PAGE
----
Google Punished by Court for Not Preserving Employee Chats

On March 28, 2023, a California federal judge sanctioned Google for failing to preserve evidence. The case began August 2020, when Epic Games and others sued Google in a class action lawsuit for violating antitrust laws, arguing that the company has unfairly monopolized the Android app distribution market with its Google Play Store. The suit also alleges that Google’s practices force app developers and consumers to use the Google Play Store.

On October 14, 2022, the plaintiffs asked the District Court Judge in the Northern District of California to punish Google, arguing that Google failed to preserve communications between its employees even while the case was pending. Apparently, Google has a company policy of deleting internal Google Chats every 24 hours. Google executive Genaro Lopez told the court that the company policy to delete chats was “to minimize the amount of obsolete or trivial information and try and ensure we’re only keeping those items that are absolutely necessary to do our jobs.” Google also attempted to justify the policy by explaining that each employee can change their chat settings to preserve communications if they wish to do so.

The presiding judge over the case, U.S. District Judge James Donato, was extremely concerned about Google’s deletion policy. Judge Donato asked the parties to provide the court with more information about the matter, including how many of the 260 Google employees who received the litigation hold notice elected to preserve their chats. He also noted that at the very first case management conference in October 2020, Google represented to the court that it had taken appropriate steps to preserve any evidence relevant to the issues in the action. If Google didn’t intend to preserve the chats, it should have told the court then. He asked the parties to come back with proposed remedies if the court found that Google allowed evidence to be deleted. “I’m not going to let Google get away with this,” the Judge said. “There is going to be a substantial, trial-related penalty.”

On March 28, 2023, Judge Donato officially sanctioned Google for failing to preserve evidence. Judge Donato ordered Google to cover the legal costs incurred by the plaintiffs in pursuing the sanctions motion, while leaving the more substantial punishment for further proceedings. Judge Donato held that Google should have known better since they are a frequent target of litigation and often must alert employees about the need to preserve potentially discoverable information. He concluded that in leaving the 24-hour deletion default in place even for relevant chats, Google’s conduct amounted to an intentional effort to keep the material from being used in the litigation. While Google employees were told not to use chat for subjects they were supposed to preserve, Google did nothing to monitor whether employees were actually preserving relevant chats as directed. In fact, many employees who received the litigation notice were unwilling to follow the instructions or disregarded the instructions altogether.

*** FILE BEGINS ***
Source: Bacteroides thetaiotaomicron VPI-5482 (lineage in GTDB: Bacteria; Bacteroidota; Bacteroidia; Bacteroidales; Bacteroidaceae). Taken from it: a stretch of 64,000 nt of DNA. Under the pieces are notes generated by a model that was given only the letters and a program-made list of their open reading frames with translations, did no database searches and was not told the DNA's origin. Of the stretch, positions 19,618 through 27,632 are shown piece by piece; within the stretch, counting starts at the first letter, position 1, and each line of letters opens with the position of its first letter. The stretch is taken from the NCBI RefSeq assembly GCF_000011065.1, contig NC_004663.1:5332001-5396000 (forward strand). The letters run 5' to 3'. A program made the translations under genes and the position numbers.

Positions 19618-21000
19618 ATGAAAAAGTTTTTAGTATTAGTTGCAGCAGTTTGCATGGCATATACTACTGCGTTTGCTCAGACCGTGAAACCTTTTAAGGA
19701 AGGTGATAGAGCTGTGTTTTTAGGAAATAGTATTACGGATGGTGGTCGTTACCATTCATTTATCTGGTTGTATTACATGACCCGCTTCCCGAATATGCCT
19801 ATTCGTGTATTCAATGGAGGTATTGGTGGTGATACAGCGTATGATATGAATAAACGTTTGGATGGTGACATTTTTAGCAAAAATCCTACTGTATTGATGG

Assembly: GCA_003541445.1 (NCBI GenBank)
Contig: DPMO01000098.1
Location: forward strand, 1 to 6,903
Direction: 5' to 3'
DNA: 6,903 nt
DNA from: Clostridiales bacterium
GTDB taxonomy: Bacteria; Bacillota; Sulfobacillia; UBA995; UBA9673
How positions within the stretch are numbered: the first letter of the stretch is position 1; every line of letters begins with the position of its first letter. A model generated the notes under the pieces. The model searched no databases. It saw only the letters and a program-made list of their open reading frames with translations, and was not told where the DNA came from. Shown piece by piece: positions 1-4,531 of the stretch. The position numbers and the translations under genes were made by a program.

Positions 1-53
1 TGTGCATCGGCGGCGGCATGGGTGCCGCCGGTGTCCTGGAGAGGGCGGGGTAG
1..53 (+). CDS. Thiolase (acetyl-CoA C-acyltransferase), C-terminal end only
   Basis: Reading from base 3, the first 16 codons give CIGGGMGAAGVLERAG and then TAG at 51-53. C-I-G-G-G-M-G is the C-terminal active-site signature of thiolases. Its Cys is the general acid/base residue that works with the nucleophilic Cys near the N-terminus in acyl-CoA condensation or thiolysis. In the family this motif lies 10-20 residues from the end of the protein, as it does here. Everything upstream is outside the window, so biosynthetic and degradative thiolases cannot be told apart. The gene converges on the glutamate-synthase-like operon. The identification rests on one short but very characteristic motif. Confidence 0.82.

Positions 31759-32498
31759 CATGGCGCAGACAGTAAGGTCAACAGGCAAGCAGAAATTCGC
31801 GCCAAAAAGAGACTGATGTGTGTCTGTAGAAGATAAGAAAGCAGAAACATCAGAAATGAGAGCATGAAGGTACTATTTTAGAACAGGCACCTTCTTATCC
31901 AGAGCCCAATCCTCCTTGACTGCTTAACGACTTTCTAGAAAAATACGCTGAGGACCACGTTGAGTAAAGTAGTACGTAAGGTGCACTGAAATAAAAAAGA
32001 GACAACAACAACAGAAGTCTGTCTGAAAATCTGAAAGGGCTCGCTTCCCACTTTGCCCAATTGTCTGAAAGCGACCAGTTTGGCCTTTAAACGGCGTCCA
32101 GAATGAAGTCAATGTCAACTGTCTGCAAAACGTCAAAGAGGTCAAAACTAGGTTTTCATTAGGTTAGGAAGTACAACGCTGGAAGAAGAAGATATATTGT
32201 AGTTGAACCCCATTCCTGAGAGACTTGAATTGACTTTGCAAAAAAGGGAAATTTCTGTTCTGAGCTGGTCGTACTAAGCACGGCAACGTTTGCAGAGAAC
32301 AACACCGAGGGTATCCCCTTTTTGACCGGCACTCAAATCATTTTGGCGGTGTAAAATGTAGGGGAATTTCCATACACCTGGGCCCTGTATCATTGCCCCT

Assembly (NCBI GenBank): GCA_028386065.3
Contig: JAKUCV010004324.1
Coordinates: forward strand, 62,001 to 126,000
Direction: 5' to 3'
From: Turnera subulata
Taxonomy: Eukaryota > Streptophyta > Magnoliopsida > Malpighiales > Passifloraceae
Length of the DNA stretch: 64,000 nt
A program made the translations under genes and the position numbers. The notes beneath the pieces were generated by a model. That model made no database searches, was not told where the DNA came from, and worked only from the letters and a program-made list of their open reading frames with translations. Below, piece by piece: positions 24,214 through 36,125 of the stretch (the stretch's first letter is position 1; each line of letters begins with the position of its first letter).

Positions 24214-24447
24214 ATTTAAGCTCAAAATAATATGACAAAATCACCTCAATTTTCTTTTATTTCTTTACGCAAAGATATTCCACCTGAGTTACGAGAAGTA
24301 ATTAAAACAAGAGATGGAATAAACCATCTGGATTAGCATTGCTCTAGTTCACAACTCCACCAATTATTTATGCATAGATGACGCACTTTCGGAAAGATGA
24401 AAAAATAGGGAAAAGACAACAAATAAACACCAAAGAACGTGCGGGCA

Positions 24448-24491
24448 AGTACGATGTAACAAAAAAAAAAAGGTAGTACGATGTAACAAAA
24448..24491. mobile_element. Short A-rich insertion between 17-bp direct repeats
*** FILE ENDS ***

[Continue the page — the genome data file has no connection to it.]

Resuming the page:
In a statement following the sanctions order, a Google spokesperson said that Google has worked for years to respond to the discovery requests in the case and has produced over three million documents, including thousands of chats. Google added: “Google will continue to show the court how choice, security, and openness are built into Android and Google Play.”


Epic Games is represented by Gary A. Bornstein and Lauren A. Moskowitz of Cravath Swaine Moore LLP.

The consumers are represented by Glen E. Summers and Karma M. Giulianelli of Bartlit Beck LLP and Aaron L. Schwartz and Hae Sung Nam of Kaplan Fox & Kilsheimer LLP.

Google is represented by Glenn D. Pomerantz and Justin P. Raphael of Munger Tolles & Olson LLP.

The overall case is In re: Google Play Store Antitrust Litigation, case number 3:21-md-02981, the consumer class action is In re Google Play Consumer Antitrust Litigation, case number 3:20-cv-05761, and the individual cases are Epic Games Inc. v. Google LLC et al., case number 3:20-cv-05671, and Match Group LLC et al. v. Google LLC et al., case number 3:22-cv-02746, the State of Utah et al. v. Google LLC et al., case number 3:21-cv-05227, all in the U.S. District Court for the Northern District of California.

* Lowe & Associates (“The Firm”) is a boutique entertainment and business law firm located in Beverly Hills, California. The firm has extensive experience handling cases involving intellectual property law (not including patents), having provided top-quality legal services to its clients since 1991. The Firm is recognized for its many achievements, including successfully litigating many high-profile cases.

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